The modern economy operates at a breakneck pace, which places everyday employees under increasing pressure to perform. Over time, those pressures can have a massive and debilitating effect on a company’s workforce, increasing turnover, decreasing engagement, and fuelling absenteeism. The situation in Australia is especially dire, with a mere 52% of employees rating their workplaces as mentally healthy.
For Australian businesses, that’s a figure that should be cause for alarm. It’s clear that something must be done – and soon – to stem what experts are calling a workplace mental health crisis. But what can business leaders do, short of posting an SWMS statement like high-risk construction sites have – warning employees of what’s in store for them?
The key is to adopt a series of measures meant to improve the mental wellbeing of employees. Such an effort shouldn’t be difficult, and the benefits are clear. Here are four simple things that businesses can do.
Make holiday time mandatory
Australia’s long been known as a holiday-friendly nation. Workers here enjoy a mandatory minimum provisioning of 4 weeks of paid time off each year. The problem is that an increasing number of Aussies are neglecting to use those days off. Every expert who’s looked at the issue points to this trend as one of the reasons workplace stress is on the rise. The simple reality is that people need breaks from work to decompress and relax – so the easiest solution is for businesses to make taking available vacation days mandatory. Some companies are going even further with such concepts and offering even more generous vacation time policies, and that’s something more businesses should emulate.
De-stigmatize mental health
As with most matters, when it comes to workplace culture, the tone is set at the top. Unfortunately, when it comes to mental health issues in the workplace, that tone is overwhelmingly negative. A recent survey indicated as much, with 45% of respondents indicating that they’ve experienced mental health stigmas at work. To change that, managers should start an open conversation with their charges about mental health issues and make it clear that they’re nothing to be ashamed of. Creating an open culture that encourages employees to ask for help and support when they need it goes a long way toward improving the overall mental health of the workforce.
Offer an employee assistance program
Although the idea has been around for a long time here in Australia, there aren’t many businesses that offer an employee assistance program (EAP) to their staff. That’s a shame because EAPs are one of the best ways a business can take direct action to improve the mental health of their employees. It isn’t enough to simply offer an EAP though. It’s critical for companies that offer one to advertise its features to employees and encourage them to take advantage of them. When looking for an EAP service provider, however, decision-makers should take care to find one that uses only qualified psychologists to provide counselling services. Many EAP services elect not to do so to keep costs low – but if mental health support is a primary goal of providing an EAP, it only makes sense for businesses to insist on high-quality providers.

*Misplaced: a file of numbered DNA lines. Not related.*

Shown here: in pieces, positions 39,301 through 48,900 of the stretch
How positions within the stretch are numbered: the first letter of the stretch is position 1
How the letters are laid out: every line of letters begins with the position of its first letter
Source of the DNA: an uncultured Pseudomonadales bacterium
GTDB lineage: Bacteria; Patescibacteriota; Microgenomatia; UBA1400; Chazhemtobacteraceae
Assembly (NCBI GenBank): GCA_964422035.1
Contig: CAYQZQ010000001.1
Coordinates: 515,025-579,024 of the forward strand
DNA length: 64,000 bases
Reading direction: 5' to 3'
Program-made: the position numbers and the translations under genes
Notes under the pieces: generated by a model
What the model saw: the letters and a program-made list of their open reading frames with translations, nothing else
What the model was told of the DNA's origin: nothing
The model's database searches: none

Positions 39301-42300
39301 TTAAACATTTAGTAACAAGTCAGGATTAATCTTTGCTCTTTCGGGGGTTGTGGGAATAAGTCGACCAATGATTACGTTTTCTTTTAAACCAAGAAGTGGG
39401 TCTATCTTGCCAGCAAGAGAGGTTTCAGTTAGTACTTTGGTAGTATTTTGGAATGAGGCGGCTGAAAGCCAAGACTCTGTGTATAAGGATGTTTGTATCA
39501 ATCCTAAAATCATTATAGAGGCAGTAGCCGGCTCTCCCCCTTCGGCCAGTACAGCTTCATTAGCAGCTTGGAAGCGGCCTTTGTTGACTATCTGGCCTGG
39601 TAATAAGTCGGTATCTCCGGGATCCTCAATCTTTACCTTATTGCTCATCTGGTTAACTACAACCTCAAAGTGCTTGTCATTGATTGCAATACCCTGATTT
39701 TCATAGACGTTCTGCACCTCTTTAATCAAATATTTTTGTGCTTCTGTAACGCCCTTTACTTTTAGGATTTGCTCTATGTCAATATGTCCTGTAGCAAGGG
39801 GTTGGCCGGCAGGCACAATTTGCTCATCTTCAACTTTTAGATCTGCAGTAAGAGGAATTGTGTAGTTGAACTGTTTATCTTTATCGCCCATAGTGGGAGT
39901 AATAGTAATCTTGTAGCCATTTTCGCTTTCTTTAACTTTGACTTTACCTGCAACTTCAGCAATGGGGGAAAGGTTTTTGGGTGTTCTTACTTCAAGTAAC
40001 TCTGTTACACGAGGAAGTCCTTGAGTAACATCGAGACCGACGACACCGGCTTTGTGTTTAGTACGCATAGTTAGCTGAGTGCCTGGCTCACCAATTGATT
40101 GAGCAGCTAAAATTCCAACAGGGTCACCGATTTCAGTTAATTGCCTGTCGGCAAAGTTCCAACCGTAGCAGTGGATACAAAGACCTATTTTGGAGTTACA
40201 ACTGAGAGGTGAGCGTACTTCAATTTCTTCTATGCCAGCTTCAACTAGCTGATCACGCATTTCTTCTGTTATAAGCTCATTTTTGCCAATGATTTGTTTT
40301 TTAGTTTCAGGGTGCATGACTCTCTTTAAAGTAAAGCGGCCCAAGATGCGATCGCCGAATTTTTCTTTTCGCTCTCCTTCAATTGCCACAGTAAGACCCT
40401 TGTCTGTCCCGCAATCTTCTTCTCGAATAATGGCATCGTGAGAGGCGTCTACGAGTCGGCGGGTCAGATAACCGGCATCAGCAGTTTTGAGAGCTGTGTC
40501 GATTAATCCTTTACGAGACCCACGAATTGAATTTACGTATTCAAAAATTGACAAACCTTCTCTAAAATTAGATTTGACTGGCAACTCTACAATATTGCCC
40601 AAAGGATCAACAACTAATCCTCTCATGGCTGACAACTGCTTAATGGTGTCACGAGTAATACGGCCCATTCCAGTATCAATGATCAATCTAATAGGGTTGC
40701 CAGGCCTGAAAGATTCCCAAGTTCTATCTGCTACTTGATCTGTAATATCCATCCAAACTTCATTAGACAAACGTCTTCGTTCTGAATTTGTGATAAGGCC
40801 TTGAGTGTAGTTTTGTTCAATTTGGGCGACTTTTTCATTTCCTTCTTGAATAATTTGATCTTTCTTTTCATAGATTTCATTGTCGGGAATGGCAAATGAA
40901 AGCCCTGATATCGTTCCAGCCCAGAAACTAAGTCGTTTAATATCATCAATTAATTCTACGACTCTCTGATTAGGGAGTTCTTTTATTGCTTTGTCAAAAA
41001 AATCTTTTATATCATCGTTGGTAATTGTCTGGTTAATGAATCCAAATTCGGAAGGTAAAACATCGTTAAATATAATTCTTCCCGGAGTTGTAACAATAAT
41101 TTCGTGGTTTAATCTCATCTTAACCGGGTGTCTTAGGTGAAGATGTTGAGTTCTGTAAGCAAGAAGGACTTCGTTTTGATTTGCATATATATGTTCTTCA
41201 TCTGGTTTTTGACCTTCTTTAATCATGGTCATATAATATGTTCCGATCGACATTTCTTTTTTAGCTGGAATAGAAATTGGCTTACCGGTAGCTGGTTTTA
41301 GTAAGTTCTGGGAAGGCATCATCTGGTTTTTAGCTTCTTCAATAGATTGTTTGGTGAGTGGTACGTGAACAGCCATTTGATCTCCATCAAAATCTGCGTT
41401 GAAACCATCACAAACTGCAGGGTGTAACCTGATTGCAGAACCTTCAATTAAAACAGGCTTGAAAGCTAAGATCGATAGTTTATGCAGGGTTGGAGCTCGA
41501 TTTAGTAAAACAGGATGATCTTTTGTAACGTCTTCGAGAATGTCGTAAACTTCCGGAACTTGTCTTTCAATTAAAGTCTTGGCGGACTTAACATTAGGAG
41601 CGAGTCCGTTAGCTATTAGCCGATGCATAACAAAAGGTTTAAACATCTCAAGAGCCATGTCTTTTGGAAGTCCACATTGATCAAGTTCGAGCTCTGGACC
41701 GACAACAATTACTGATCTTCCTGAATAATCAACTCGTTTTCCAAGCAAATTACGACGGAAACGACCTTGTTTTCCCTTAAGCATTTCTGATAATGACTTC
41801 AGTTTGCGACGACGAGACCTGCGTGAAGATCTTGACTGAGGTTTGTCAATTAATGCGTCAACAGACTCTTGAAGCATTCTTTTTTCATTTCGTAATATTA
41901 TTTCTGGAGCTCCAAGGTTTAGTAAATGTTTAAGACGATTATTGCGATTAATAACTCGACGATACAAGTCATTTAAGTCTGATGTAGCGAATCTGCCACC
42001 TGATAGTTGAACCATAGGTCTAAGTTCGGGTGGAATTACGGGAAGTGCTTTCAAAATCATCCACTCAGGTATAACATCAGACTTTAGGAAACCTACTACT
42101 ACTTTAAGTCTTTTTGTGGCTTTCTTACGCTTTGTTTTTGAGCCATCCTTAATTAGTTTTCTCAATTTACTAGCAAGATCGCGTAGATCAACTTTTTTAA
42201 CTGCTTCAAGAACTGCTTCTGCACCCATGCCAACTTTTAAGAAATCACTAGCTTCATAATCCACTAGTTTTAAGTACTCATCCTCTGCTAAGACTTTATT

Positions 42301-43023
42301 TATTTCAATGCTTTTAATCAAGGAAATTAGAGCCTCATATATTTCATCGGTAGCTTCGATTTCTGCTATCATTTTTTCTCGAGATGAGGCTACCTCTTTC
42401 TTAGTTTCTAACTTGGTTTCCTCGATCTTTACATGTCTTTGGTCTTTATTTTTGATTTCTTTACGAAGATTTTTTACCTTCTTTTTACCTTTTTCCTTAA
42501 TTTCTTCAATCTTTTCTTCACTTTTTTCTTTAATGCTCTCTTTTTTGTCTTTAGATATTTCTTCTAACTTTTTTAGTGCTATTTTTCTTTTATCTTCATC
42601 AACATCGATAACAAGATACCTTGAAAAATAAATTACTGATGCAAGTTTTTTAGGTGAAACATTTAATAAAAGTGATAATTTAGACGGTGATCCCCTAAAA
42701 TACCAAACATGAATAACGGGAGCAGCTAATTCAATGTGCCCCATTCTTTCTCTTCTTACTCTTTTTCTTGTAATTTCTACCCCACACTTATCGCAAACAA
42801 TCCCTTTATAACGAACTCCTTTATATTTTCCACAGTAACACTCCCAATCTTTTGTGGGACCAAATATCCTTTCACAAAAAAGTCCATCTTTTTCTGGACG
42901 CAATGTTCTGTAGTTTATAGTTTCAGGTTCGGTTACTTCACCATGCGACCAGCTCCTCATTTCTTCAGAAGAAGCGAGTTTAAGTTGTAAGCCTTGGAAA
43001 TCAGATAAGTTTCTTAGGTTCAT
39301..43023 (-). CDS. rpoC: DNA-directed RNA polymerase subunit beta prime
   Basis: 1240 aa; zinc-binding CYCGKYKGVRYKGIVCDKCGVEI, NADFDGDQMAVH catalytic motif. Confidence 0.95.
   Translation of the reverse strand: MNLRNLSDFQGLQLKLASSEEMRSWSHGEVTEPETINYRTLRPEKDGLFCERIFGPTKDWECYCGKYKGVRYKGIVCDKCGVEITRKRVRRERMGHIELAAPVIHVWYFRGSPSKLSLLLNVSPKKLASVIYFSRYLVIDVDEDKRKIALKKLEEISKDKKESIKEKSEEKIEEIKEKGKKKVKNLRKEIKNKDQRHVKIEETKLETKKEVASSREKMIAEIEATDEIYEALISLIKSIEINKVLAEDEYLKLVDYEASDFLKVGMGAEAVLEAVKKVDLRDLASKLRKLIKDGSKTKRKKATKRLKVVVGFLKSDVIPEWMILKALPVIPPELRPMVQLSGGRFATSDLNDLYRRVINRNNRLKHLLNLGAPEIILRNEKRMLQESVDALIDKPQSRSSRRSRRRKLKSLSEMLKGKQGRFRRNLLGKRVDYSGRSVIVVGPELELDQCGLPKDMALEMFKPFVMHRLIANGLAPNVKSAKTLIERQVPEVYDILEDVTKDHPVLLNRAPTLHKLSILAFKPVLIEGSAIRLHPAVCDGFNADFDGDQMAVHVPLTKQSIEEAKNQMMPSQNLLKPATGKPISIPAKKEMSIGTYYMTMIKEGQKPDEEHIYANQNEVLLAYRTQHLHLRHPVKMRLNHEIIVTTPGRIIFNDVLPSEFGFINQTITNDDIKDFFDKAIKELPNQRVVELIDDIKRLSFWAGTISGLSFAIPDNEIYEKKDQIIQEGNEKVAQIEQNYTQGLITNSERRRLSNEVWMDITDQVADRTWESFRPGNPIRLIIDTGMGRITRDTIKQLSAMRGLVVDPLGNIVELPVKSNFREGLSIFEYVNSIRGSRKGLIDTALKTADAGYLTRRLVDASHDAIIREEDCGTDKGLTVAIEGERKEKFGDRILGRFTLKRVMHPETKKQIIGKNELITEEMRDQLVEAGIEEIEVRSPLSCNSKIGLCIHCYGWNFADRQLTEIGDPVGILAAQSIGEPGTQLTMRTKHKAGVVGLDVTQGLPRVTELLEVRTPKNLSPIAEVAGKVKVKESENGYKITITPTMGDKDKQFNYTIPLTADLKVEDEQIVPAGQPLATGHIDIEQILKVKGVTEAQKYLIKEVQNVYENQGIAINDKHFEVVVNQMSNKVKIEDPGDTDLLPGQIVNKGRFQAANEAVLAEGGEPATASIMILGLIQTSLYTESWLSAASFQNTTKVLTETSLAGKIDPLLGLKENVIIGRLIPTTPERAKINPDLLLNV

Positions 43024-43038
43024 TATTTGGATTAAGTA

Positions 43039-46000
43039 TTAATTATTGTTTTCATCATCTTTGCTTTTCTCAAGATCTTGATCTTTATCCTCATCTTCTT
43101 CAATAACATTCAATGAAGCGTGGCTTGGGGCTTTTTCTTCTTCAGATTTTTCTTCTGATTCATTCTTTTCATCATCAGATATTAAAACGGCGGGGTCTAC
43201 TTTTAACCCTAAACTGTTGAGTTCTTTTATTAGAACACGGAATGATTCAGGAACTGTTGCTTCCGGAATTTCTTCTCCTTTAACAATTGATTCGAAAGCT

Design a wellness program
There’s something to be said for the old axiom that a healthy body leads to a healthy mind. For that reason, any workplace mental health initiative should also have a solid wellness program alongside it. Creating one can be as simple as subsidising gym memberships or encouraging employees to use health apps to track their progress as they build healthy habits. Bringing in nutritionists and chefs to offer training on healthy meal preparation is also an excellent option, both for its direct wellness benefits, as well as for the inherent teambuilding effects. Wherever possible, employees should be incentivised to participate in the wellness program, either through awards and recognition or direct cash benefits. Doing so will increase the positive effects of the program and help to improve overall workforce mental health at the same time.
A healthy workplace
Any company that takes steps to make sure that their employees’ mental health is a business priority and builds a supportive workplace that’s free of stigmatization will reap the rewards of having a happier, more engaged workforce. The ideas listed here are just a few of the simple ways that any company can go about achieving this worthwhile goal. The alternative is to sacrifice productivity and market share as more employees reach their burnout stage and leave, or worse – stay and do a poor job. Since that’s an outcome that can’t be allowed, the solution is clear: Australian businesses must take action now to protect their bottom lines and the health and wellbeing of their most valuable resource, which is the workforce that powers their success.